(Gleanings from the Writings of Baha’u’llah, 206-7)

CXV. The one true God, exalted be His glory, hath bestowed the government of the earth upon the kings. To none is given the right to act in any manner that would run counter to the considered views of them who are in authority. That which He hath reserved for Himself are the cities of men’s hearts; and of these the loved ones of Him Who is the Sovereign Truth are, in this Day, as the keys. (Gleanings 241)

CXXVIII. Dispute not with any one concerning the things of this world and its affairs, for God hath abandoned them to such as have set their affection upon them. Out of the whole world He hath chosen for Himself the hearts of men–hearts which the hosts of revelation and of utterance can subdue. (Gleanings 279)

CXXXIX: “..your Lord hath committed the world and the cities thereof to the care of the kings of the earth, and made them the emblems of His own power, by virtue of the sovereignty He hath chosen to bestow upon them. He hath refused to reserve for Himself any share whatever of this world’s dominion.” (Gleanings 304)

Other examples are found in sections LIV, LVI, CV, CX, CXII, CXIV, CXVII CXVIII, and CXIX of Gleanings. There is no doubt from this, that Shoghi Effendi thoroughly understood Baha’u’llah’s political thought and wished the Bahais in the West to understand it as well.

Moreover, in The Promised Day is Come from page 70 onwards, Shoghi Effendi made his own compilation to refute the idea that Bahais “advocate or anticipate the definite extinction of the institution of kingship.” Shoghi Effendi is not talking about monarchy as a particular form of government, but about ‘kingship’ as a symbol for civil government in any form. He precedes his compilation with a quotation from Baha’u’llah: “One of the signs of the maturity of the world is that no one will accept to bear the weight of kingship. Kingship will remain with none willing to bear alone its weight.” When ‘kingship’ is borne collectively, it is constitutional rule in some form. Moreover the first selection in Shoghi Effendi’s compilation on the topic is from Epistle to the Son of the Wolf, in which Baha’u’llah says:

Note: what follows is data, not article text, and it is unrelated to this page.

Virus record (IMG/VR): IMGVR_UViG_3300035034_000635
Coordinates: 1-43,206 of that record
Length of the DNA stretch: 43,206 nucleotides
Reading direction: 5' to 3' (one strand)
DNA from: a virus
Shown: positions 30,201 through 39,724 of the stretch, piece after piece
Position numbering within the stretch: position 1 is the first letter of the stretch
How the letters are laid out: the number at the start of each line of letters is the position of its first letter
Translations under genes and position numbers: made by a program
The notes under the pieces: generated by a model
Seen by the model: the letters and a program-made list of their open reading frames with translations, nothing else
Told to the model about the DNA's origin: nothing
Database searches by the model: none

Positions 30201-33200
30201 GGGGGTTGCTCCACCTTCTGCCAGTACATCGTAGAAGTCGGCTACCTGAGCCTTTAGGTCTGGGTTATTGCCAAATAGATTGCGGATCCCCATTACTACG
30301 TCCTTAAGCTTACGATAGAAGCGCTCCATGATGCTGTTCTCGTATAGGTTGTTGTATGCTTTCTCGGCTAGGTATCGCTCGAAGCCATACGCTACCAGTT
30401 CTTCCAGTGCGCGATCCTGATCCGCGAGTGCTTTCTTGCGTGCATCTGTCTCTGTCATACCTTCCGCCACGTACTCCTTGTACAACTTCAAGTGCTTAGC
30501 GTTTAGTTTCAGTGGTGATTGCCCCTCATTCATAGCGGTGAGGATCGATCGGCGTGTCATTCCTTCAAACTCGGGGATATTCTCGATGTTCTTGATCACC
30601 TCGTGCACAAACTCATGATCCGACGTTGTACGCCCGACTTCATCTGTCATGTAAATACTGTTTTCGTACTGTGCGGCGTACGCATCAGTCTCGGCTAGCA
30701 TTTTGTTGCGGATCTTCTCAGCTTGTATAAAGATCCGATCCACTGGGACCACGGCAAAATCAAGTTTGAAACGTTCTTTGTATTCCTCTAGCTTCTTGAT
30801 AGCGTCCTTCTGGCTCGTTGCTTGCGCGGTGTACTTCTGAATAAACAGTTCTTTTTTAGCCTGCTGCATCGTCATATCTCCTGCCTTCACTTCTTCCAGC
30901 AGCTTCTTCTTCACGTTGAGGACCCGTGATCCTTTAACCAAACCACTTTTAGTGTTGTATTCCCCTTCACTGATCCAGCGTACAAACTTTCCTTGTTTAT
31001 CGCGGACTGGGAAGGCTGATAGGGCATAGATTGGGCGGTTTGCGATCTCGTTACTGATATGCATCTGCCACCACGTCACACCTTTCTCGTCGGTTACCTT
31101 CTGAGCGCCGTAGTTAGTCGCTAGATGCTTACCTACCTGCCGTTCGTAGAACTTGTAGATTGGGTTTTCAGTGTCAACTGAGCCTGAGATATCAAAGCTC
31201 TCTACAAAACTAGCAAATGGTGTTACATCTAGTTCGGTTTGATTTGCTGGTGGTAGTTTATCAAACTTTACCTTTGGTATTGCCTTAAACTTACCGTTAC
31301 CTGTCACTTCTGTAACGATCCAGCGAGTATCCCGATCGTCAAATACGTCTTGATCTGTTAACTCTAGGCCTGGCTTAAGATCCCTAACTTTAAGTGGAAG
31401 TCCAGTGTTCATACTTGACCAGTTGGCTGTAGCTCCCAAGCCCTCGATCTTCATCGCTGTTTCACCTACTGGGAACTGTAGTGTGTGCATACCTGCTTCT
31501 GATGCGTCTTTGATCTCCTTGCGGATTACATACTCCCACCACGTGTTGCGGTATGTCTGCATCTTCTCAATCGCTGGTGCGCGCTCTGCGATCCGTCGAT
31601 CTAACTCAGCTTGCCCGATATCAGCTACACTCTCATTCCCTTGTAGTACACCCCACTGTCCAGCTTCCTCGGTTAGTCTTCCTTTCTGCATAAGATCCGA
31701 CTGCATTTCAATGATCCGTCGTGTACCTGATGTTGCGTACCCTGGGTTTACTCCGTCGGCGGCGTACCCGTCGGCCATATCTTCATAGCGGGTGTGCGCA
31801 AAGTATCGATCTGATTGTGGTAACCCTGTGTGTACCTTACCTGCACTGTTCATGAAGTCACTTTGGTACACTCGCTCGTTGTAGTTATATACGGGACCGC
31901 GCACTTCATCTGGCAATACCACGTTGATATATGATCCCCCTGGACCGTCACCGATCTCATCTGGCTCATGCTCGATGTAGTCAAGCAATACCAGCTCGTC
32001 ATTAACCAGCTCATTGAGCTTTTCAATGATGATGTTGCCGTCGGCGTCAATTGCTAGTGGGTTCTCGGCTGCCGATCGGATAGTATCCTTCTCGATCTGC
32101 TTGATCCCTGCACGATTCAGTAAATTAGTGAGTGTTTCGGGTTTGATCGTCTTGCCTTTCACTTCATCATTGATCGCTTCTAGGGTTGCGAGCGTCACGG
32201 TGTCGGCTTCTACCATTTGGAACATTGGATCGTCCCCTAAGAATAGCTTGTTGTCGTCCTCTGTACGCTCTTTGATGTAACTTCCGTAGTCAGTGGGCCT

“Regard for the rank of sovereigns is divinely ordained, as is clearly attested by the words of the Prophets of God and His chosen ones. He Who is the Spirit [Jesus] — may peace be upon Him — was asked: ‘O Spirit of God! Is it lawful to give tribute to Caesar, or not?’ And He made reply: ‘Yea, render to Caesar the things that are Caesar’s, and to God the things that are God’s.’

Caesar is not a King, in the literal sense, since the position was not hereditary: rather ‘Caesar’ and ‘kingship’ are being used as metonyms for worldly government, which includes monarchs and sovereigns, but also other forms of worldly government.

Finally one can point to Shoghi Effendi’s translations of the Iqan in 1931, and Epistle to the Son of the Wolf in 1941. The second part of the Iqan is devoted to the theme of the two sovereignties, spiritual and temporal, while the Epistle to the Son of the Wolf includes the reference to Caesar cited above.

So the ideas that Shoghi Effendi changed the Bahai teachings to incorporate a theocratic rule by the Houses of Justice, that he harboured loosely theocratic notions in private, or changed his mind on the issue in the course of his life, are untenable. Taking his own statements and his translation and exposition together, we see that he was trying throughout his life to educate the Western Bahais, in opposition to a variety of theocratic notions that were held by some in the Bahai community.

The world’s future superstate

One of the passages that has been cited as evidence that Shoghi Effendi harboured theocratic ambitions is in the first of Shoghi Effendi’s World Order letters, written in February 1929 and published in The World Order of Baha’u’llah pages 6-7. The background to this is a book published in 1929 by Ruth White, Is the Bahai Organization the Enemy of the Bahai Religion?. As you can tell from the title, Ruth White was in conflict with the Bahai Administration and with Shoghi Effendi. She had among things claimed that the Will and Testament of Abdu’l-Baha was forged (see Mitchell’s mistake). White’s view, which was marginal or even unique to her, was that the elected Spiritual Assemblies were for mission purposes and had no authority to govern the Bahai community, while the Houses of Justice were an entirely different institution of worldly government. The distinction hinged on the two different names used for the institution. In response, Shoghi Effendi wrote:

That the Spiritual Assemblies of today will be replaced in time by the Houses of Justice, and are to all intents and purposes identical and not separate bodies, is abundantly confirmed by ‘Abdu’l-Baha Himself. … For reasons which are not difficult to discover, it has been found advisable to bestow upon the elected representatives of Baha’i communities throughout the world the temporary appellation of Spiritual Assemblies, a term which, as the position and aims of the Baha’i Faith are better understood and more fully recognized, will gradually be superseded by the permanent and more appropriate designation of House of Justice. (World Order of Baha’u’llah, 6)